wine

The power of experience over stuff

Carefully selected wines, food, and music have the power to create unique experiences. These sparkling wines – one white and one rosé – are from the Boisset Collection.

I am consistently unamazed at how much more people talk about experiences than things. According to David Adler, CEO of BizBash, the market leader in event news, ideas, and resources, research shows that "today's buyers believe that experiences are the new bling," and I have found this to be exceptionally true, across generations and across the country and even the world. 

People are always looking for that "new" twist to their special events and in Los Angeles, which is an events town through and through, I find this to be even more pronounced. From real estate agents to financial planners, health coaches to those in the hospitality industry, people crave something memorable... something more than just a party with a Costco cheese plate (don't get me wrong, I'm a huge fan of Costco cheese plates) and some cheap wine from Trader Joe's (those who know me know what a complete and utter devotee I am of TJ's!).

A guest at Héritage Fine Wines in Beverly Hills listens carefully to the musical selections, each one hand-picked to pair with the wine, cheese, and chocolate served.

Most people – me included – do not consciously consider their senses on a daily basis, except perhaps to notice if they have a stuffy nose or their ears are popping after a long flight. We accept what the world throws at our senses without question and without much consideration of the fact that we do actually have the power to customize what we sense, at least to some degree.

As Julian Treasure often remarks in his speeches on conscious listening, we do not have earlids, and so entirely turning off the sounds of the world just isn't possible (even the best earplugs can't filter out the jackhammer noise from next door's rebuilding project completely – trust me, I know!). However, we do have the option of focusing on our senses and purposefully triggering and engaging them. 

Guests listen intently at a recent Five Senses Tastings event in Essex Fells, New Jersey. 

At Five Senses Tastings, we take this idea very seriously. We have all come to accept sound – or perhaps more appropriately, noise – as something that by its very nature is unspecific (and sometimes even annoying) in our lives. We have become inured to the idea that our senses, when carefully addressed one by one or in concerted unity, can center us in the moment and help to create and solidify memories.

Specifically triggering all our five senses – sound, smell, taste, touch, and sight – is our primary goal in our music tastings. We have shared it with hundreds already, and we can't wait to continue sharing this unique experience with our friends in Los Angeles. Whether you're planning an anniversary or birthday party, product launch, or client appreciation event, we can help create a special experience that your guests will not only enjoy but remember with all their senses.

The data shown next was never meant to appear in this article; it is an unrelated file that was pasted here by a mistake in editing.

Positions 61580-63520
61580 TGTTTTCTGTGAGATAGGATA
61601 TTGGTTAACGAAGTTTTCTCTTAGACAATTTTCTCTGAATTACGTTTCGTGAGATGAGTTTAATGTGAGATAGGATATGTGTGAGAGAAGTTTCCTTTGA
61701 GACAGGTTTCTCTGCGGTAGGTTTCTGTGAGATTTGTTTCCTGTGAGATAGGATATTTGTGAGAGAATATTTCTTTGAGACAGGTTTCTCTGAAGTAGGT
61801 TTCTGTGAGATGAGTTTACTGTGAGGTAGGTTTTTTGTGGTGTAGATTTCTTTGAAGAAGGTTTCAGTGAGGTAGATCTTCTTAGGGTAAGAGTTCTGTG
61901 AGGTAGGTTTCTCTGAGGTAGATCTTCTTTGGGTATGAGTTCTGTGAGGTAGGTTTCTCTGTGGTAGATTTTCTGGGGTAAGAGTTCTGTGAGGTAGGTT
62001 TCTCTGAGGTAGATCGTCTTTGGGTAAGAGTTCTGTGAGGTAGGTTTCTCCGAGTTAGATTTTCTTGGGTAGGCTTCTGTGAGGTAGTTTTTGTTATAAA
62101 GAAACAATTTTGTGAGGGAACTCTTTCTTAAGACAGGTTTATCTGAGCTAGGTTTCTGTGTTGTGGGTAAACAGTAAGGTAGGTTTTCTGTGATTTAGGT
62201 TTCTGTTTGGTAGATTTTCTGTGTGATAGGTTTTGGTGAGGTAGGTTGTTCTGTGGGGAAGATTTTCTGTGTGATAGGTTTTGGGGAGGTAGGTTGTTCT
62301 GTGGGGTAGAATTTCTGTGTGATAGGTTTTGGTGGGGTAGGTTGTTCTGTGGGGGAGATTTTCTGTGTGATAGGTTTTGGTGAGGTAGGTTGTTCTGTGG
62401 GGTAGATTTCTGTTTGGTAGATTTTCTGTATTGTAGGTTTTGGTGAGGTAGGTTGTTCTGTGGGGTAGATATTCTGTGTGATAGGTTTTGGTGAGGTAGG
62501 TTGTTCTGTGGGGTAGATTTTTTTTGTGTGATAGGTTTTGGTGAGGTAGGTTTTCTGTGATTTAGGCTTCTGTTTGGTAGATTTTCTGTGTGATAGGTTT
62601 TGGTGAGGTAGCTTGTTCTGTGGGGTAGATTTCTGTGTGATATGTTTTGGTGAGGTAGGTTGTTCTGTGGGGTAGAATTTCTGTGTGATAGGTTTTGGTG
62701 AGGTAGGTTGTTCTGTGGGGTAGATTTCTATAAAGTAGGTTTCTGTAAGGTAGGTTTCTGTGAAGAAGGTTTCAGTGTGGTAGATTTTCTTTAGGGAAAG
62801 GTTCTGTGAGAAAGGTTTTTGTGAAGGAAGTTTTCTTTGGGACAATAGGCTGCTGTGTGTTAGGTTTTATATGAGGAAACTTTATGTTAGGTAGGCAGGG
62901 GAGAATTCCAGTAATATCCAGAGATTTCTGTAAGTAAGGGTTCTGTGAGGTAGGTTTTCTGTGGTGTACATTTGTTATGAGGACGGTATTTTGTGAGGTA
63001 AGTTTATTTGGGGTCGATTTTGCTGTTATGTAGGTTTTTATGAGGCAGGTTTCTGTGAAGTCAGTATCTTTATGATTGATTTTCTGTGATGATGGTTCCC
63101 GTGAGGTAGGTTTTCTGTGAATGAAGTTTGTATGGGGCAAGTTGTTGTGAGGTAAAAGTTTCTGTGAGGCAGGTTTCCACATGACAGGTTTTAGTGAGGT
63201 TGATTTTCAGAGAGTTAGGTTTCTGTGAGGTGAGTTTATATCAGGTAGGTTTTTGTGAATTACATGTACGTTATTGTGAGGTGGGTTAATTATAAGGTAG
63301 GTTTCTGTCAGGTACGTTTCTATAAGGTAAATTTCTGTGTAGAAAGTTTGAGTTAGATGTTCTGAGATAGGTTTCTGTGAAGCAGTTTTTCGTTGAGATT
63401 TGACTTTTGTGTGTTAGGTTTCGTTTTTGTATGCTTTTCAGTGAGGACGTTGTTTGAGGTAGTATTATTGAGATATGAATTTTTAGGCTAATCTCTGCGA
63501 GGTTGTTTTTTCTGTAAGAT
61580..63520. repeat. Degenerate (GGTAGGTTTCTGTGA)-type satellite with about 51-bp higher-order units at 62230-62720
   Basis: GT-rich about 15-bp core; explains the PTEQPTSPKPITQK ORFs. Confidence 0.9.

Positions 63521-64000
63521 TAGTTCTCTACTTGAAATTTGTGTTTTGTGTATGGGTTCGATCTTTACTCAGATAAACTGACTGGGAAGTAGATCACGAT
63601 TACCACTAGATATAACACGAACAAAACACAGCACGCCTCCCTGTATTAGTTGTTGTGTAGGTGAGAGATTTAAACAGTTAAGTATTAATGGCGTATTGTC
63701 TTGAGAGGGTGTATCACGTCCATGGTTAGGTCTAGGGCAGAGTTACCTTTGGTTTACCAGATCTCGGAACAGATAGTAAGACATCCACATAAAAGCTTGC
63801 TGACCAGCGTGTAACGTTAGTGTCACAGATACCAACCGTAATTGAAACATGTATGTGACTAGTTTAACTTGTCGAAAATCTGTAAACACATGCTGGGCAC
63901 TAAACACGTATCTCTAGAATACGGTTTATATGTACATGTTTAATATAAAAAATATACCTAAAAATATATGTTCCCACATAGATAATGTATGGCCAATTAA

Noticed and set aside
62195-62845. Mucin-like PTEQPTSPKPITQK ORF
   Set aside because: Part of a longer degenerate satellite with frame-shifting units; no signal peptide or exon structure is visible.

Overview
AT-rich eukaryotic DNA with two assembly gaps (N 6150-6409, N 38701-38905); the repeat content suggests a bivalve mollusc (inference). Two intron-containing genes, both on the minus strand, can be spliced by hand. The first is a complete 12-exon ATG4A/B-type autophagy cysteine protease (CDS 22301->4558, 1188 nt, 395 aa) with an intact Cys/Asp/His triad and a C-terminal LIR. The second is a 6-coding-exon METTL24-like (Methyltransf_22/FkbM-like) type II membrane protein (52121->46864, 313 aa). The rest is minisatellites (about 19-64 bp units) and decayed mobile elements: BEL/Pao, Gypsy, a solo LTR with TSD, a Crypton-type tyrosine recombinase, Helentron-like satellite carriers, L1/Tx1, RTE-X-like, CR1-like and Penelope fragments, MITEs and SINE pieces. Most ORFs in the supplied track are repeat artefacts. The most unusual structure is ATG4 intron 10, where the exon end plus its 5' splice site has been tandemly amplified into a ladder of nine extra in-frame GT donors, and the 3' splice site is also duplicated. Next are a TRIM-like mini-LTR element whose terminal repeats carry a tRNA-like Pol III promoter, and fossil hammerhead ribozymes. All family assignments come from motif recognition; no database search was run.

HollyTales was a huge success!

The moment we finished our first event with Mikey Consbruck and his team at V Wine Room in August, I knew I had to come back for more... and more was had! What an amazing night we had last night!

The bar could not have looked more beautiful in all its sparkle, and the atmosphere was cozy and perfect for our first Holiday event of 2016! We had a lively crowd who filled the bar with laughter and appreciation, and we couldn't be more grateful for the warm reception and words of thanks we received for our music tasting.

Mikey Consbruck, Owner of V Wine Room, Adam Monte of V Cheese Shoppe, and Catherine von Ruden of EOS Chocolates arethe most amazing partners, and we feel so grateful every time we get to work with them. Their creativity in pairing and dedication to perfection in taste pairing andelegance of presentation is unmatched. Here you see Mikey preparing some of the cheese and chocolate plates... and the final result below. Doesn't it look so delicious?

As usual the wines Mikey chose for us were above and beyond delicious, interesting, and rare and it was up to us then to rise to the challenge with the musical choices as well. Luckily with Jacquelyn, Trevor, and Andrés on stage, it was pretty easy to make anything sound amazing!

Of course we presented some holiday standards (Sleigh Ride, O Holy Night, and my new favorite, Christmas in LA by Lawrence Well and his Orchestra) but I also made sure to throw in some pieces that I know would be unfamiliar to our guests. Probably the most daring piece we played was the cello movement from Olivier Messiaen's Quartet for the end of time.

This piece is not "easy" to digest, but it was precisely this dis-ease that I wanted to highlight. I have always found one of the most rewarding things is when a guest approaches me at the end of a night and repeats back to me exactly what I had hoped to achieve with a particular pairing. Often I find that s/he even further enlightens me on the pairing, and it was no exception in this case as a gentleman told me that he would never have listened to this piece voluntarily but that the way it was presented together with the wine, cheese, and chocolate made it not only palatable but extraordinarily rewarding and meaningful to him. Couldn't really hope for anything more, could you?

As always, I can't thank the artists enough for their time and dedication to this difficult program. They are all a delight to work with (Jacquelyn and Andrés have now played with us several times), and I can't wait to welcome them to another music tasting soon!